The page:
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Jonathan versus the clawback

September 25, 2014

agree-to-a-deduction

When my friend Jonathan first became homeless he was 18-years-old. His parents’ marriage was falling apart and consequently he fell into a pattern of depression and substance abuse. The year was 1971 — a census year. Canada’s population was pegged at 21,568,311.

Forty-three years and nearly 14 million additional Canadians later, Jonathan is still homeless but he’s long since cut back his drug use. Beyond his chronic alcoholism the only things he abuses anymore are music and my patience.

And now he’s 61-years-old — only four years away from being able to retire!

In fact, the provincial government is already encouraging him to apply for his Canada Pension Plan (CPP) retirement pension.

But as a recipient of provincial social assistance it’s unlikely that Jonathan will ever see a dime of whatever pension he’s entitled to.

BC Benefits has plans for Jonathan’s Canada Pension

date-and-sign

This morning Jonathan handed me a sheaf of papers he had received along with his welfare cheque yesterday. He wanted to know what they were about.

The sheaf consisted of only two things: a blank application form to receive a CPP retirement pension  and four copies of an already-filled-out consent form allowing the full value of Johnathan’s provincial social assistance to be deducted from said pension.

Jonathan needed to fill out and mail the CPP application form but he only needed to put his signature on each of the duplicate consent forms.

B.C. legislation requires that people receiving benefits from the provincial government apply for CPP and any other sources of income they were eligible to prior to being granted benefits — all so the province can claw back the cost of the benefits they are paying out, whether those benefits be disability or social assistance.

Probably a lot of people would see that as a fair exchange and I do also, for the most part.

Canadians can begin receiving their full Canada Pension Plan (CPP) retirement pension the month after their 65th birthday but according to Services Canada they can take a reduced pension as early as age 60.

Whatever CPP Jonathan may be entitled to, he will not be able to receive it in full until he turns 65 in 2018. If he takes it early, as the provincial government is pushing him to do, he’ll take a substantial cut — apparently something on the order of a 34 percent if he started collecting it this year.

If Jonathan waited until 2023 — after he turned 70 — to begin collecting his CPP, he would receive 42 percent more than if  he had begun taking it at age 65.

Of course none of this matters to Jonathan if he never sees the money — if BC Benefits is just going to claw back the CPP to offset his welfare benefits.

But let’s say Jonathan, or any British Columbian receiving social assistance benefits, signs up to receive an  early reduced retirement pension at the urging of the provincial government. Let’s say that at a later date they lose their social assistance benefits — they get kicked off welfare.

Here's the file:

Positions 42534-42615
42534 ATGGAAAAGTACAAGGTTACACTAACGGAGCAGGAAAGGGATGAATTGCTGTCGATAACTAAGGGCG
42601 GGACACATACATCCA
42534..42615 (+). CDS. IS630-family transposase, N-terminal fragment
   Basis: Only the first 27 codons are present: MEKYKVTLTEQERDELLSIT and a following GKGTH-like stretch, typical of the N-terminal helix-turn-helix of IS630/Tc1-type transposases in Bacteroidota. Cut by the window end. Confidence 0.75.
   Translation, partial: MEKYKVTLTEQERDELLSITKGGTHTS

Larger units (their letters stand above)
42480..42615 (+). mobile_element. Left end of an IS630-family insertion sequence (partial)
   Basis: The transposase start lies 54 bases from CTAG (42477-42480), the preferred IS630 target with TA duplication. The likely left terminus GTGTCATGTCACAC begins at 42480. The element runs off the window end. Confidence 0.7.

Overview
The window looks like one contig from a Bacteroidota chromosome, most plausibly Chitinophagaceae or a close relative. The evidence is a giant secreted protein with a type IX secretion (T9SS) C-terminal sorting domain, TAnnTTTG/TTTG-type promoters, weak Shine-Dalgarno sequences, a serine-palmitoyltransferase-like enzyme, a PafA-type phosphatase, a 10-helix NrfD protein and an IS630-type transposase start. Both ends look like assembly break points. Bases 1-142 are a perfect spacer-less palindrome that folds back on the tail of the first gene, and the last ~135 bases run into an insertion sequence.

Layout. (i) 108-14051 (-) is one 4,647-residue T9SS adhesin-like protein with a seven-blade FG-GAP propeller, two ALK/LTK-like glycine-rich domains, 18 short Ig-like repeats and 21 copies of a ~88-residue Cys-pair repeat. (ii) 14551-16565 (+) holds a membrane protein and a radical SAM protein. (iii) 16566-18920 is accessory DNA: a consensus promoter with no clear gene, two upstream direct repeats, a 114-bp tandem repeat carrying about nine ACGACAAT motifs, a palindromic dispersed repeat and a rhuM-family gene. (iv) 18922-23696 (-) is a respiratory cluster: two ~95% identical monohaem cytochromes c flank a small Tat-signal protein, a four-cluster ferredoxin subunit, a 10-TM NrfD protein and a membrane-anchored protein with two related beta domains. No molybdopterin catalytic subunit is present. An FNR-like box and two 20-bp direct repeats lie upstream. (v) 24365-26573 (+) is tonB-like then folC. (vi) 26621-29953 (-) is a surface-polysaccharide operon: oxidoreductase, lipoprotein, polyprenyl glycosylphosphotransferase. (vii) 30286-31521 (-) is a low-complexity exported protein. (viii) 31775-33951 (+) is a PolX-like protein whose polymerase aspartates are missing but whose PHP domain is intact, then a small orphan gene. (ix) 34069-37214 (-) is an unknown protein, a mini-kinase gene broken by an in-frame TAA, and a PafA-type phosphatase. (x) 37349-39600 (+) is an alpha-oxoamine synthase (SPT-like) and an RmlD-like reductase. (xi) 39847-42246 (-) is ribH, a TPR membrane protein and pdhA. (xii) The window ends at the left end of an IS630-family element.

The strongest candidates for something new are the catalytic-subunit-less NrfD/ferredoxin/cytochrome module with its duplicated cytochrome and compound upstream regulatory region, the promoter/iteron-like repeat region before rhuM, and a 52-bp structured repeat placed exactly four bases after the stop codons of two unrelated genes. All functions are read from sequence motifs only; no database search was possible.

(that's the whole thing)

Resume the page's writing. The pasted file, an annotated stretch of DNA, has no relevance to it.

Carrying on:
Then what?

I would then worry that they’re stuck collecting the much-reduced CPP retirement benefits the provincial government pushed them to apply for.

I have yet to find any information to suggest otherwise.

People receiving provincial disability benefits needn’t worry. I’ve never seen anyone get kicked of disability. The problem specifically applies to people receiving provincial  welfare benefits, which can — and routinely are — withdrawn for any number of reasons.

Jonathan tells me he’s receiving welfare but by now I think he should be receiving full disability benefits. He’s old, infirm, hard of hearing (well, tone-deaf), schizophrenic and prone to bouts of religious lunacy. He’ll certainly never hold a job again.

He has real difficulty doing any of the things that normal society requires of a person. Like for instance, he absolutely cannot understand or fill out forms. He just throws them away. Click the images to enlarge them.

4 Comments
  1. If you somehow magically get offered provincially subsidized housing between 60 and 65 you are also required to apply for CPP benefits. I am told by the BC Coalition for People With Disabilities that this applies to people on disability benefits as well, It is hard to imagine there being any CPP benefits for Jonathan as you take out in ratio to what you pay in. The Old Age Security Supplement is meant to compensate somewhat for low to non-existant CPP Benefits but only kicks in at 65

    • Jonathan says he’s worked as a cook at some point in the past but you’re right, his CPP potential is a thin reed for BC Benefits to grasp. I’m guessing the province would likewise want to claw back his Old Age Security.

      One binner I know got himself social housing in the Dunbar Apartments. Because the complex provides one meal-a-day, my friend had his welfare cut back from $235-per-month to a mere $60-per-month.

  2. If Jonathan gets a Disability Application package from Social Services and sees an Advocate at BCCPD they can fill out the forms for him and set him up with a doctor to complete the Medical portion. I had a 3 week turnaround and approval with their help

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